The Harvard Graduate School of Education may not have been ready for Megan Red Shirt-Shaw, Oglala Lakota, but she was more than ready for the prestigious university founded nearly 400 years ago, in part to educate American Indians. Delivering the Student Speaker Address at the Harvard Graduate School of Education commencement in May, Red Shirt-Shaw opened by saying, “I’d like to acknowledge the land of the Wampanoag, Nipmuc and Massachusetts tribes on which this university rests.”
Red Shirt-Shaw was one of a cohort of Native American women accepted in HGSE’s Higher Education Program. “I am really fortunate that I came into the program with other Native women,” she told ICMN. The women, as it turned out, came to Harvard to learn—and to teach.
“We, five of us in particular, banded together to revive the Native American student organization, which was called FIERCE—Future Indigenous Educators Resisting Colonial Education,” she said. The other women who committed to rebuilding the student organization were Danielle Lucero, Isleta Pueblo; Kaci McClure, Cherokee/Choctaw; Jordan Johnson, Navajo, and Autumn White Eyes/Oglala Lakota/Turtle Mountain Anishinaabe/Northern Cheyenne/Pawnee.
Red Shirt-Shaw said her experience at Harvard Graduate School of Education was for the most part extremely positive, “but sometimes it was really hard because a lot of us would walk into classroom settings and be presented with information about the demographics of American students and Native students were almost never mentioned. They would do a breakdown of what students in America looked like and there were never statistics about Native American students.
“That was definitely eye-opening for all of us, coming to this institution, so a lot of our focus was on pushing the narrative relative to contemporary indigenous identity—to look at the DAPL movement, which was happening at the time, but then also to understand that Native American students may be sitting in a classroom without teachers even knowing it. We were trying to break down stereotypes and misunderstandings that a lot of people coming into HGSE may have had about what it means to be indigenous in the 21st century.”
One of the things FIERCE did to advance its agenda was to organize rallies in support of the DAPL resistance. “I think a lot of us felt very isolated in not being able to go and actually be a part of the movement at Standing Rock. But we were able to use that as a learning tool—an example of indigenous resistance that people could look at and understand in a contemporary context,” she explained. “We also did panels about indigenous identity, organized movie screenings, and hosted dinners at the Harvard University Native American Program, which was our greatest support network at Harvard.”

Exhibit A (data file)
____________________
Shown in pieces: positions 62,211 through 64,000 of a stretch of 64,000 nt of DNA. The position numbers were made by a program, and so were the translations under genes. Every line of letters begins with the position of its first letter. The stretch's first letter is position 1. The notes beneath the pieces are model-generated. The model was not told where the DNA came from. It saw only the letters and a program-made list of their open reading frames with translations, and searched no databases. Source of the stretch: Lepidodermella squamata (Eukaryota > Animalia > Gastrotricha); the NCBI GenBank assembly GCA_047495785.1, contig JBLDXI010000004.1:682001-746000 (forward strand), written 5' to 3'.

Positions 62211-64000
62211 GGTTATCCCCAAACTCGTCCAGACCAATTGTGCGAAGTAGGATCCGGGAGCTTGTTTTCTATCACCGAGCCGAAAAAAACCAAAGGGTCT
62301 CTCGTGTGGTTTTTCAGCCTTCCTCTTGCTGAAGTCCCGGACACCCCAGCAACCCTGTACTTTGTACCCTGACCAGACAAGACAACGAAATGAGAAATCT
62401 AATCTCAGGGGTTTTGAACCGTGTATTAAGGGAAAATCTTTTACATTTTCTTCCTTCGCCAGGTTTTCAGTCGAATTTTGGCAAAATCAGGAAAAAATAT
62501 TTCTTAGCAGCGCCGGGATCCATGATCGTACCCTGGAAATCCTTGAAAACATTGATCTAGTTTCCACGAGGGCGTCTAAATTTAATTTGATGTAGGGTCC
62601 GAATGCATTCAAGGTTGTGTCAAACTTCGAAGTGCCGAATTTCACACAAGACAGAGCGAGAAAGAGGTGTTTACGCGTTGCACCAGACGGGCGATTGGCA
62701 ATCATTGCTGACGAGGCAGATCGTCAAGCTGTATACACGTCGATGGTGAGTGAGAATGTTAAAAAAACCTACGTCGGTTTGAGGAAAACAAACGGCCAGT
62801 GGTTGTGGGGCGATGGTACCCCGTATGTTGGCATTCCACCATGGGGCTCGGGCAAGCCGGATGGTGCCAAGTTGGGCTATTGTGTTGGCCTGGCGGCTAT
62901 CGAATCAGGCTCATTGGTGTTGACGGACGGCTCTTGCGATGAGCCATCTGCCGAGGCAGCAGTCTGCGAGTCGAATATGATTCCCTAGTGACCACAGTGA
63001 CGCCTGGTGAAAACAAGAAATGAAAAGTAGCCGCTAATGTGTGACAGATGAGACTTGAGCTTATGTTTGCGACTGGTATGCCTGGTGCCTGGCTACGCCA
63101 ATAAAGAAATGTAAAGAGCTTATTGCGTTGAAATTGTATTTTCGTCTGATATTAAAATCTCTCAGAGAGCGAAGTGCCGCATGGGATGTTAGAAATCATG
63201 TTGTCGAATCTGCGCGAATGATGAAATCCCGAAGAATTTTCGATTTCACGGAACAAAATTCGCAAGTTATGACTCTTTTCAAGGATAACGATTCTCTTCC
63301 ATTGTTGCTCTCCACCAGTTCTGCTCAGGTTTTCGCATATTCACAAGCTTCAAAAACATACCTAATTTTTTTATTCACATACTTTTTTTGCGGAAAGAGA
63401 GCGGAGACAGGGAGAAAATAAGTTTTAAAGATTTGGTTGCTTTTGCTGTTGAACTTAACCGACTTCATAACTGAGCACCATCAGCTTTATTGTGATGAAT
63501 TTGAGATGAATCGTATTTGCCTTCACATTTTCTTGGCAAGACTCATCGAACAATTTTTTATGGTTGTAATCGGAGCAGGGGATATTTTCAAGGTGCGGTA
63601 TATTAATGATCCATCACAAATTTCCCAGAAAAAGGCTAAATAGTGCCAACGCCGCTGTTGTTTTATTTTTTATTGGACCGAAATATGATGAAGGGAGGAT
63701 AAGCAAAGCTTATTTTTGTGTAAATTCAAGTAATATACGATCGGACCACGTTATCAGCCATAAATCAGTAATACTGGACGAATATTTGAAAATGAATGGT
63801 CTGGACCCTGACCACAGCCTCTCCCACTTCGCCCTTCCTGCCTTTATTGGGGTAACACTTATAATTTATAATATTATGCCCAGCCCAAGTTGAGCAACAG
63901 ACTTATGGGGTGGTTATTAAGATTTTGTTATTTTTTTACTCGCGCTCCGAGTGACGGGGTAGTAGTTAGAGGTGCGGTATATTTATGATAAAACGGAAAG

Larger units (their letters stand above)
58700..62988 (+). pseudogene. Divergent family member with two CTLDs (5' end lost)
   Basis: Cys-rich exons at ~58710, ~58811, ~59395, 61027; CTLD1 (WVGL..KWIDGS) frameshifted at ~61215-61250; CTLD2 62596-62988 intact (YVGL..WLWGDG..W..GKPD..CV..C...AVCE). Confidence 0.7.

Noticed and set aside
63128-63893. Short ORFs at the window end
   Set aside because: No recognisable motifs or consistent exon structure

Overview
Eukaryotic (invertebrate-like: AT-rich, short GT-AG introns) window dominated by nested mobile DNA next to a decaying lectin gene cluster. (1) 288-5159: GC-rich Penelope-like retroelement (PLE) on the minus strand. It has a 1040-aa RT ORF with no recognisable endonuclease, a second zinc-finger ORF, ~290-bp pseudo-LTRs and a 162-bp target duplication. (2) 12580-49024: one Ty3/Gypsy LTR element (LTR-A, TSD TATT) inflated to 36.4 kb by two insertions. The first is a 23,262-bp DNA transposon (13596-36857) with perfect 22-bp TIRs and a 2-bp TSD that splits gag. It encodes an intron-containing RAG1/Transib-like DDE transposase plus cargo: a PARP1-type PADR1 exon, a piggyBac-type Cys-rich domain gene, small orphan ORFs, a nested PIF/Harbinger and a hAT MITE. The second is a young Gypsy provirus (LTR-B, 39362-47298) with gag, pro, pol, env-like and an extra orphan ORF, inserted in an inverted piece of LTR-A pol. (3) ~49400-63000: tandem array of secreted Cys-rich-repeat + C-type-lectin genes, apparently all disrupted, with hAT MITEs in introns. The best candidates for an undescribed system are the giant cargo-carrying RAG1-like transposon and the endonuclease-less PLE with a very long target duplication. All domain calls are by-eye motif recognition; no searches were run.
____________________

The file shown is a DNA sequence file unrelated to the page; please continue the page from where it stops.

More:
Red Shirt-Shaw said she grew up in four different states, California, Michigan, Connecticut, and Arizona, where she graduated from The Gregory School in 2007. She earned a bachelor’s in English from the University of Pennsylvania in 2011 and later went back for her master’s. Then she worked at UPenn in undergraduate admissions with a focus on recruiting and retaining Native American students, followed by a stint at the nonprofit QuestBridge Scholars Program, which partners with 35 colleges and universities to recruit high-achieving low-income students to the schools. She ended up at Santa Clara University, a Jesuit school in the San Francisco Bay area and in 2015 founded Natives in America, an online literary space for Native American, Native Hawaiian and Native Alaskan youth.
“At all of these places I was working on having conversations about Native American students, why there needs to be more focus on recruiting Native students to colleges and universities across the U.S.,” she said. “Ultimately my decision to go back to school was driven by the hope that that my work will eventually be focused on recruitment, retention and access for Native American students.”
Red Shirt-Shaw said of her experience at Harvard with FIERCE: “It changed my life; it helped me grow. It gave me a really positive, incredible network of educators moving forward.”
She spent this summer at the University of Colorado Boulder’s Upward Bound program. “This program has given me the opportunity to work with rising high school seniors. I taught 24 of them this summer, developing a brand new curriculum focused on empowering Native youth and decolonizing history, but also focusing on college. I really hope the 24 seniors I’ve worked with this summer walk away from this into their senior year of high school excited about the college process, but also knowing how important their voices are and how important it is to understand our history and our cultural identities and our traditions because the stronger we are in knowing ourselves and where we came from the more powerful we’ll be moving forward.”
Red Shirt-Shaw said she will be applying for doctoral programs for the fall of 2018, and hopes to continue working with youth to empower them for the work ahead. “A lot of our resistance has been started by brave indigenous voices, brave indigenous young voices,” she said.